Dry Eye Syndrome

eyedry Dry Eye Syndrome is a very common disorder of the tear film with the most common symptom being excessive watering. There are two types of tears that the eye produces:

1. lubricating tears: these tears are produced slowly over the course of the day and contain a precise balance of nutrients, water and oils that protect the surface of your eye from the harsh environment.

2. reflex tears: these tears are your body’s reaction when it becomes irritated or injured. When you get something in your eye or you walk through smoke on a fall day, for example. Reflex tears pour out of the eye so fast that the built in drainage system cannot handle, therefore they run out and down your cheek. Another cause of reflex tears is irritation of the eye from a lack of lubricating tears.

If your eye fails to produce sufficient amounts of lubricating tears, you have excessive tear evaporation or an abnormal production of mucus in the tear layer, you will be diagnosed with dry eye.


  • dry, gritty/scratchy feeling in the eye – like sand in your eye
  • watery eyes
  • burning or itching in the eyes
  • blurred vision
  • a sensation that you have something in your eye
  • irritated eyes that can produce a mucus discharge

If you are experiencing these symptoms, give us a call at 866-340-EYES to schedule an appointment for evaluation.


  • Contact lens wear
  • Aging – the glands in the eyelid produce less oil as we age that helps keep tears from evaporating off the eye, thus leaving eye dry.
  • Diseases such as: diabetes, rheumatoid arthritis, lupus, Parkinson’s
  • Hormonal changes (especially after menopause)
  • Some medications, such as antihistamines, sleep aids, antidepressants, beta-blockers, and oral contraceptives, may decrease tear production.
  • Hot, dry, or windy conditions: High altitude, air-conditioning and smoke can also cause dry eye.
  • LASIK or other laser vision correction surgeries can aggravate dry eye.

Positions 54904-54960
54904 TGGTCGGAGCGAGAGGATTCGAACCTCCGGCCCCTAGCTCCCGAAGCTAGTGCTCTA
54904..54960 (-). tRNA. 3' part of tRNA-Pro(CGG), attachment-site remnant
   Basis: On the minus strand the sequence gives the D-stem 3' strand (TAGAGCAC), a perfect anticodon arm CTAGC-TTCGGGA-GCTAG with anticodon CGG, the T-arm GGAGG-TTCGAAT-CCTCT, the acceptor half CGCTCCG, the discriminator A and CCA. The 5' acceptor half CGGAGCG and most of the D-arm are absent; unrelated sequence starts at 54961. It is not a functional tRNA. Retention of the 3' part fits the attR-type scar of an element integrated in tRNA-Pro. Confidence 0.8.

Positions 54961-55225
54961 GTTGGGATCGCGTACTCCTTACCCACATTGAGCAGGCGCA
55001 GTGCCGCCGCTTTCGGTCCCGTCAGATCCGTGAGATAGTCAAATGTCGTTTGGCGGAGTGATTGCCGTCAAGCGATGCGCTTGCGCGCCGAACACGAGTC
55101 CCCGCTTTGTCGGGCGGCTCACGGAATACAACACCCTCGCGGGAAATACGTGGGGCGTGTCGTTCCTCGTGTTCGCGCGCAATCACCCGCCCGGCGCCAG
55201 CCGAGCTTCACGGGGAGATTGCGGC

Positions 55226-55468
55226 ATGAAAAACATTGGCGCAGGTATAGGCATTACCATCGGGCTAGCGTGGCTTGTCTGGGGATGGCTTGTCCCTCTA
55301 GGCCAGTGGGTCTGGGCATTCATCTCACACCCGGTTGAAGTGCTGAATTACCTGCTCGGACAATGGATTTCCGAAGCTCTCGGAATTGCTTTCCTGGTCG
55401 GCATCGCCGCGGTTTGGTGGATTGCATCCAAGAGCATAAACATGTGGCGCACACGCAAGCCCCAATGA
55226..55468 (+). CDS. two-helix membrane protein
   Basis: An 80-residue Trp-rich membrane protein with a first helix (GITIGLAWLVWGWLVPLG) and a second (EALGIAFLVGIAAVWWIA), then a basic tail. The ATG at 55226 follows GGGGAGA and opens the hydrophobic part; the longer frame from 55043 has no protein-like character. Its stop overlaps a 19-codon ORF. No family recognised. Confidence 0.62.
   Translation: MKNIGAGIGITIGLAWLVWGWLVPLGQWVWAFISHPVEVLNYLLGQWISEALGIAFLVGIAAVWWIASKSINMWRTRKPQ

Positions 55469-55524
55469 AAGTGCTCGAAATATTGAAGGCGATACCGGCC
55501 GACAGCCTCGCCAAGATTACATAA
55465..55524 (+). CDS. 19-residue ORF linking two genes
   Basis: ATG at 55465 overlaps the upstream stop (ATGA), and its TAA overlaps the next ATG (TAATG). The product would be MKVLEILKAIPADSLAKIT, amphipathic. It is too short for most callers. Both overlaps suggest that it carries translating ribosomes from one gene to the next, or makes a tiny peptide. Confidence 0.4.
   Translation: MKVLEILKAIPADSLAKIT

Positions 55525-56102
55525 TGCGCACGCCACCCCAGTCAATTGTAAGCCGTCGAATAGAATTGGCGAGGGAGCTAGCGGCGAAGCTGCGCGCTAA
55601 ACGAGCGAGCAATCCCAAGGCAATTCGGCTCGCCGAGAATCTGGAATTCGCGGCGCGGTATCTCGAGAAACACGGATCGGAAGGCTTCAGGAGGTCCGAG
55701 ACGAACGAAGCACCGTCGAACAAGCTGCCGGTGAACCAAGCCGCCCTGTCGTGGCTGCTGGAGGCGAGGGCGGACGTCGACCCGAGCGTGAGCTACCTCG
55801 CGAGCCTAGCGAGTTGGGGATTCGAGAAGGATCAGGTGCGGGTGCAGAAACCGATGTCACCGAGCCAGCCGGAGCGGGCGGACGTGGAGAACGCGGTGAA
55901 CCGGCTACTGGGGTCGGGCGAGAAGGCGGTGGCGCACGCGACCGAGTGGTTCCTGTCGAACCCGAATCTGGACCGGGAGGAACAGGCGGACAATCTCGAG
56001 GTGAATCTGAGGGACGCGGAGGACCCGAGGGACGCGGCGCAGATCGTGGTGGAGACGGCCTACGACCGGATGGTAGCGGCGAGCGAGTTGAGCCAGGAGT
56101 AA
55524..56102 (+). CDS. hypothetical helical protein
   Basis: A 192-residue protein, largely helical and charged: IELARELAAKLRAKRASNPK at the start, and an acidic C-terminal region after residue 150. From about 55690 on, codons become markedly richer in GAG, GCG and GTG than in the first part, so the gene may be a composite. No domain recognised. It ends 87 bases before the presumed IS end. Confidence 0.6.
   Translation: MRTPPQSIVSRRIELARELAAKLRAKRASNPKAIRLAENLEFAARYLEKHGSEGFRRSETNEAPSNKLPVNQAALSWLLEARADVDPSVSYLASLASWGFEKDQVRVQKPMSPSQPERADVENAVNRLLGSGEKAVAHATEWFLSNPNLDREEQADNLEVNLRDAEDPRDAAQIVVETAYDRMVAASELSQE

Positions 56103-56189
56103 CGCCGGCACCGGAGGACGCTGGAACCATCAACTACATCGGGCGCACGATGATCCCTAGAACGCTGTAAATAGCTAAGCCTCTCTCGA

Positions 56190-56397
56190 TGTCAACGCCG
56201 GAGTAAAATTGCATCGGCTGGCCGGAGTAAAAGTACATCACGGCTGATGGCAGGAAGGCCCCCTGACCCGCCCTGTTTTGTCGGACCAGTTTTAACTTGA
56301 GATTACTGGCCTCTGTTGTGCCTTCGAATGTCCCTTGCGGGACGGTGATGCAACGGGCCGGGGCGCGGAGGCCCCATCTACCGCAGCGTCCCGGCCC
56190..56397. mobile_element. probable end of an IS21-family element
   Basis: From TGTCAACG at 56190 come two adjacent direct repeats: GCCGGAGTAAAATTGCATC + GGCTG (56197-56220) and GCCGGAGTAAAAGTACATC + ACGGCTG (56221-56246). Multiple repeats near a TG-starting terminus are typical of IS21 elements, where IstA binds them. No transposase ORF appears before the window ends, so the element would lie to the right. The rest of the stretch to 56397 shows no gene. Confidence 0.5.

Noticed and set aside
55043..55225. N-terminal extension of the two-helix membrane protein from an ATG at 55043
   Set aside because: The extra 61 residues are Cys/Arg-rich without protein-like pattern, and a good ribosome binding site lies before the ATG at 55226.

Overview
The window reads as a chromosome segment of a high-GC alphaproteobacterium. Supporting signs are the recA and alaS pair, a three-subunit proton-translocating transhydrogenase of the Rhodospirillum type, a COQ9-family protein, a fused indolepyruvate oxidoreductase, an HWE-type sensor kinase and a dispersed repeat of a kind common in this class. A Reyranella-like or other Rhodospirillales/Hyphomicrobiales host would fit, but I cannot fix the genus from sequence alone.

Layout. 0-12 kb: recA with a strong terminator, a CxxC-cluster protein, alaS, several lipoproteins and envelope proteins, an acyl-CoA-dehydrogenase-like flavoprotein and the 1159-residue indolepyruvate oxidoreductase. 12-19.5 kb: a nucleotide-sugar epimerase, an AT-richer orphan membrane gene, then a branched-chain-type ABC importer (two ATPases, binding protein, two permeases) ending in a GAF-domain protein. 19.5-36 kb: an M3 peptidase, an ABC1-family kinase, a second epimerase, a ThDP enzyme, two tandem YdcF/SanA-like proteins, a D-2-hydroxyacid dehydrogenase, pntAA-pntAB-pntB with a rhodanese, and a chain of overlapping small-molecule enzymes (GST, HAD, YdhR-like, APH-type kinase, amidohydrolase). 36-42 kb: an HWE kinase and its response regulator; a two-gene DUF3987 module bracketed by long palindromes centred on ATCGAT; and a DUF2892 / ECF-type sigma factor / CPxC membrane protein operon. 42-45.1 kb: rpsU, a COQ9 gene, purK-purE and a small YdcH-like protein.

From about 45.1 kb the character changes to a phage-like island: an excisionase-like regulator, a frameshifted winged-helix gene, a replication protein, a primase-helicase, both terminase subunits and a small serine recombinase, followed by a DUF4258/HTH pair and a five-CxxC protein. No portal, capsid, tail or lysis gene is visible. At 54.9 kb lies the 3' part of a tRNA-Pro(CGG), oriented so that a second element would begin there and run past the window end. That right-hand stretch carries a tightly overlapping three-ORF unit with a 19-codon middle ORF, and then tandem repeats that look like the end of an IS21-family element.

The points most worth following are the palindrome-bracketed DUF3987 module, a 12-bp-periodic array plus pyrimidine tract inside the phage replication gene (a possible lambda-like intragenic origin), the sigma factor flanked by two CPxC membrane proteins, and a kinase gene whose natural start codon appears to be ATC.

Dr. Adelson will check for dry eye by examining your eyes with a slit lamp to look at the amount and thickness of the tear films, the stability of the film and to check for cornea damage. He will measure the amount of it takes your tears to evaporate and the overall tear production. He will also check for any scratches on the front of the eye caused by dryness.


To help alleviate your symptoms, you can try some of the following at home treatments:

  • Humidifier – to add more moisture into the air
  • Turn off any ceiling fans or moving air flow
  • Change your furnace air filter
  • Hot compress over the eyelid area

Artificial tears are themost common treatment to provide moisture and lubrication for the eye. Artificial tears come in liquid form, gel form or as a long-lasting ointment. There are many brands of artificial tears are most are available over-the-counter. The drops are typically used 4 times a day or more often as needed.


Restasis is a medication applied to the affected eye(s) twice a day. Restasis drops help the eyes produce more tears due to inflammation. Restasis is the first drug proven to effectively treat the cause of Dry Eye Syndrome rather than just temporarily alleviate symptoms.

About the treatment: Dr. Adelson will recommend a drop in the eye twice a day, every 12 hours. You will receive the benefits from Restasis for as long as you continue the medication. Restasis can be used in conjunction with artificial tear products, however you may need artificial drops less as you continue Restasis.

Punctal Occlusion

Dr. Adelson may recommend a medical treatment for dry eye that will enable your eyes to make better and longer use of the tears they already produce. This is done by blocking some of all of the puncta (the openings in the corner of the eyes near your nose). This will improved the lubrication of the eye by slowing down tear drainage. The punctum can also be permanently closed with a heat or laser procedure if necessary.

the procedure: Your treatment will be performed in our office. Dr. Adelson will numb the eye using drops then he will insert a small plug in one or more natural openings in the eye to slow the drainage of tears from your eyes. Once the plugs get wet with your tears, they will expand to fill the opening. The entire procedure will take just a few minutes and most patients report immediate relief and resume normal activities immediately.